Aloha (Cameron Crowe, 2015)
Signs were never good for Cameron Crowe’s Aloha. When Sony’s emails were leaked last year it was revealed that co-chairman of Sony, Amy Pascal, had the following things to say about the film: the story makes “no sense”, “the script is ridiculous”, and “it never not even once ever works”.
But how could it go wrong?! Look at that cast! Bradley Cooper, Emma Stone, Rachel McAdams, John Krasinski, Bill Murray, Alec Baldwin – that’s some major star power right there. The cast are indeed the film’s saving grace, because this bunch can’t help but shine in anything they do. Unfortunately though, their efforts do bring to mind the image of a dying seal flapping about on the beach.
But it’s set ON A BEACH! Well, by now most will have heard about the backlash about casting pretty young white thang Emma Stone as Alison Ng, a character who is supposedly a quarter-Hawaiian and quarter-Chinese. Add to that the general whitewashing of Hawaii, which in reality has a population that is only 30% Caucasian. Cameron Crowe went so far as to apologise for these casting decisions (which is commendable given the plethora of non-apologies celebrities are prone to giving). But what’s done is done, and this only makes the film more awkward to watch.
It’s unclear what Aloha even wants to be. Is it a rom-com? Or was it just marketed that way in a desperate attempt to get viewers? I shouldn’t have been surprised by the sight of Bradley Cooper and Emma Stone getting their flirt on, but it comes out of absolutely nowhere. Crowe also throws in some magic/spiritual crap to confuse viewers further, and these moments feel grossly out of place.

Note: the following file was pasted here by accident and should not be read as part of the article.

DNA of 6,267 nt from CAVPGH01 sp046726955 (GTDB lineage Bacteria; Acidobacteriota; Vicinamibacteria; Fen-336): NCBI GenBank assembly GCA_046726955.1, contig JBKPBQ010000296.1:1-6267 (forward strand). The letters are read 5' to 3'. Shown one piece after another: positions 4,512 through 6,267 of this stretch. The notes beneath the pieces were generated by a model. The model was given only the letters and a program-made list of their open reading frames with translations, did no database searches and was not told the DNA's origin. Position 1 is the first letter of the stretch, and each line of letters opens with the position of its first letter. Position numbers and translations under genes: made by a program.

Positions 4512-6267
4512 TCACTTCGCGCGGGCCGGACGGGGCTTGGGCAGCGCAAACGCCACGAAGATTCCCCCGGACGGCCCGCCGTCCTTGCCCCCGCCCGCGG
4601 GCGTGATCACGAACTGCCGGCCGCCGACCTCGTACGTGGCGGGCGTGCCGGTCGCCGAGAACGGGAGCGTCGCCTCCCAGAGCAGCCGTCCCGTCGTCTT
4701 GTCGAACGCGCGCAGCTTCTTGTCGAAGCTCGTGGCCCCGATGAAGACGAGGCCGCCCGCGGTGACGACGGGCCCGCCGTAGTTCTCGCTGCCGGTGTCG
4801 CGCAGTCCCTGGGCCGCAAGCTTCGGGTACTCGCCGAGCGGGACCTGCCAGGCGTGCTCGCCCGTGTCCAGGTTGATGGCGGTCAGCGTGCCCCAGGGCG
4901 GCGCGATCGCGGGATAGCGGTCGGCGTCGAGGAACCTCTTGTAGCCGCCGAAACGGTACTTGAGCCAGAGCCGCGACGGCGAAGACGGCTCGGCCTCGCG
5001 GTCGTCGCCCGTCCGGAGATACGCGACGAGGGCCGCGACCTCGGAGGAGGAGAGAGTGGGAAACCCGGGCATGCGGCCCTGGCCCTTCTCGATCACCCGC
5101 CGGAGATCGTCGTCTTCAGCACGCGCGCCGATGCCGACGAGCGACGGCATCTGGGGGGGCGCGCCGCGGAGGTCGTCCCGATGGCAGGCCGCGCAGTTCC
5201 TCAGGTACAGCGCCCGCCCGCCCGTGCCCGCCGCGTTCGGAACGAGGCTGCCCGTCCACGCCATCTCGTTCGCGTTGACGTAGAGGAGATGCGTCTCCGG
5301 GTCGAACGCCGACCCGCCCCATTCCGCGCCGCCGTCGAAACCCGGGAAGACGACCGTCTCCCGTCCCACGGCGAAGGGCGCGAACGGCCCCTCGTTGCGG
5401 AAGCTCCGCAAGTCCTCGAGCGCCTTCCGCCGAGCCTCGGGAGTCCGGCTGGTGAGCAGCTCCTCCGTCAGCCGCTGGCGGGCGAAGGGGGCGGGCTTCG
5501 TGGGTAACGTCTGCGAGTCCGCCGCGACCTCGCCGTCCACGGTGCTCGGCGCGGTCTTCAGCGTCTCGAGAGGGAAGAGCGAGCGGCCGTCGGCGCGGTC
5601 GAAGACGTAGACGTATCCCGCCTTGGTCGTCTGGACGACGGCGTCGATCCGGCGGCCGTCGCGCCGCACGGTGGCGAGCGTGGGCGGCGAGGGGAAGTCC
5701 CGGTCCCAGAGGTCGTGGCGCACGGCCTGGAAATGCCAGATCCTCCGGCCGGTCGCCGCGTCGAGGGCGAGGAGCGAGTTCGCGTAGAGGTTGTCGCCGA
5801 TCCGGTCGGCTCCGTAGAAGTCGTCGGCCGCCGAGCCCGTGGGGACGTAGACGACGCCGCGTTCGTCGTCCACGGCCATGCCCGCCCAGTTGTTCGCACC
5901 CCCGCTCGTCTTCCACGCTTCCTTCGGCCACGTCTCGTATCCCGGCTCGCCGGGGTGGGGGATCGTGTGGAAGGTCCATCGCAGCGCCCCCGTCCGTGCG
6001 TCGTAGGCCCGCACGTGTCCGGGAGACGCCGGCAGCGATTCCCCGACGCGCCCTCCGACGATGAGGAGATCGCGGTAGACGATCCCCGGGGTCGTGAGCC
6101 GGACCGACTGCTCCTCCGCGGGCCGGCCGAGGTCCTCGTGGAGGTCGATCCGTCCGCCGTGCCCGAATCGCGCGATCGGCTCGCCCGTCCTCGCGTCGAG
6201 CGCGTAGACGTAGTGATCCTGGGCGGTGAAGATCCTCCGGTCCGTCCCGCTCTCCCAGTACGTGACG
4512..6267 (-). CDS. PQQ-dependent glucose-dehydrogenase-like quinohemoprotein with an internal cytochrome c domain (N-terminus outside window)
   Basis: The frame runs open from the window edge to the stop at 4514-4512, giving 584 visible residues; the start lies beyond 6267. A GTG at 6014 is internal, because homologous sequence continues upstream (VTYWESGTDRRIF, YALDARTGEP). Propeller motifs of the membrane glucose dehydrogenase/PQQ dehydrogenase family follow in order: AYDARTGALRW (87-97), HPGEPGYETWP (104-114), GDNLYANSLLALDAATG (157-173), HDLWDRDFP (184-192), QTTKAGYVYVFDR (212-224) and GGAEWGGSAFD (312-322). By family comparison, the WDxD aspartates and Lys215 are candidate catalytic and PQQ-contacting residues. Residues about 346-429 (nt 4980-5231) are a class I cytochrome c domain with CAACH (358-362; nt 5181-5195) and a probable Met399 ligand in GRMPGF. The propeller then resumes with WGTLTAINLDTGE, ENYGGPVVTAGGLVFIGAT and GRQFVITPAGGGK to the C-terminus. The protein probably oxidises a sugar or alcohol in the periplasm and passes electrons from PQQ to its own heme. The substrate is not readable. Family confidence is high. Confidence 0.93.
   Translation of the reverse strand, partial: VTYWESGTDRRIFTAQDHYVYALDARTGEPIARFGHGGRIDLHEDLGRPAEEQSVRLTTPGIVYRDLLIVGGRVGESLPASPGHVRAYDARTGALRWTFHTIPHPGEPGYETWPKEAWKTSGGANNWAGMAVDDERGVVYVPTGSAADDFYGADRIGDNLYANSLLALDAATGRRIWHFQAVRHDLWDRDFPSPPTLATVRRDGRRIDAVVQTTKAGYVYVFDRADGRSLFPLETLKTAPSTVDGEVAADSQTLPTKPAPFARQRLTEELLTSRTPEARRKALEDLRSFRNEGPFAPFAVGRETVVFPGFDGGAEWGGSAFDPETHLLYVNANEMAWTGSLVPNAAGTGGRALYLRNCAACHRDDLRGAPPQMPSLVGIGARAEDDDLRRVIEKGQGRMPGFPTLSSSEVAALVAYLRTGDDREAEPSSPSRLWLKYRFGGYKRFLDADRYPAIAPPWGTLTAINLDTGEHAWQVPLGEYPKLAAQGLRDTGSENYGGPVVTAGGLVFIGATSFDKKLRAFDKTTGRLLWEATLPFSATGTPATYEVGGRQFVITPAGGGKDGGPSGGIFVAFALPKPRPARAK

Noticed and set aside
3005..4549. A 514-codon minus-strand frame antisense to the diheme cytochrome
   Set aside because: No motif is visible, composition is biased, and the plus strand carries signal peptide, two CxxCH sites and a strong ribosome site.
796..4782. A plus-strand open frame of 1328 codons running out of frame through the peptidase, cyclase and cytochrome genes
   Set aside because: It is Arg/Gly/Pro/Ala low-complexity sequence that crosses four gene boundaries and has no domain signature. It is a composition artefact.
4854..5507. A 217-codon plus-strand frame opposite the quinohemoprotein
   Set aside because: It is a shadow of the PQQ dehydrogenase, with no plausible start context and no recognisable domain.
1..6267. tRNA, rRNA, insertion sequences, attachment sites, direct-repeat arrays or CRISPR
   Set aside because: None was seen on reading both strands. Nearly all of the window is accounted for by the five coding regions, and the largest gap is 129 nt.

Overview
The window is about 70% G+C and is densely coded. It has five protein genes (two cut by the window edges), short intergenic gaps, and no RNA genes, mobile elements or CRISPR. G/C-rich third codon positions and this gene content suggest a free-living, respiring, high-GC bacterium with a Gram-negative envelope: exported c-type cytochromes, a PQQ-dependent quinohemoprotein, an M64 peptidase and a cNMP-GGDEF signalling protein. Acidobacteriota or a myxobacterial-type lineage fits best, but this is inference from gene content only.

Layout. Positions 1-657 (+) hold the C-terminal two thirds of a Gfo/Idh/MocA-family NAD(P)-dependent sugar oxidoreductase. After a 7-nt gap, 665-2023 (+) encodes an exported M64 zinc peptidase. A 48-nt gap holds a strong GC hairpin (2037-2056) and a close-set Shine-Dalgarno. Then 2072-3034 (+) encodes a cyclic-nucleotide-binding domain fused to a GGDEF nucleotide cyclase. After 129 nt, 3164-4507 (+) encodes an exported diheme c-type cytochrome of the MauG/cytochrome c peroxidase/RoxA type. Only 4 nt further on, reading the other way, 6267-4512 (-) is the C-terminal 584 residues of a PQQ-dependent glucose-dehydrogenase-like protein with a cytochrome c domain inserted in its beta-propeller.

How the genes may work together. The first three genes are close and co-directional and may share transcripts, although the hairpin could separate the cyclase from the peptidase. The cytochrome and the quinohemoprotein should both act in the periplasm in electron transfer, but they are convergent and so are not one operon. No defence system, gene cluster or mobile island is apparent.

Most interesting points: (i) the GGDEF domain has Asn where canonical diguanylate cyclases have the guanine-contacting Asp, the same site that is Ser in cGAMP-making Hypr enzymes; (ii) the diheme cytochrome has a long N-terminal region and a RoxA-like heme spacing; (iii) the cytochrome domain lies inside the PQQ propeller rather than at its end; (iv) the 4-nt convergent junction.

The screenplay is the killer. The story just doesn’t make sense, and something that’s marketed as a rom-com really shouldn’t be that difficult to follow. And yet, I’m with Amy Pascal on this one. A plot point about a satellite made no sense whatsoever, and you have to wonder whether a good dose of material was cut because there appears to be a great deal of information missing. While I’m not a major fan of Cameron Crowe’s golden babies Almost Famous and Jerry Maguire, I definitely expected better than this mess.
The dialogue is deplorable. While there are a few nice moments scattered throughout the film, for the most part the script is just painful, and has the characters speaking in ways that real human beings just wouldn’t. There’s also a running joke about how Woody (John Krasinski) doesn’t talk, resulting in one of the dumbest scenes I’ve seen in a movie in some time. One that makes three-time Academy Award nominee Bradley Cooper look like an absolute chump.
Alec Baldwin gets the best chance to shine in an albeit small role, and B-Coop, Emma Stone and Rachel McAdams get to flash their beautiful smiles amidst a gorgeous Hawaiian backdrop. But that’s really all that can be said in Aloha’s favour. ‘Aloha’ can mean both hello and goodbye, which you’d imagine could be confusing. In the case of this film then, it seems an appropriate title.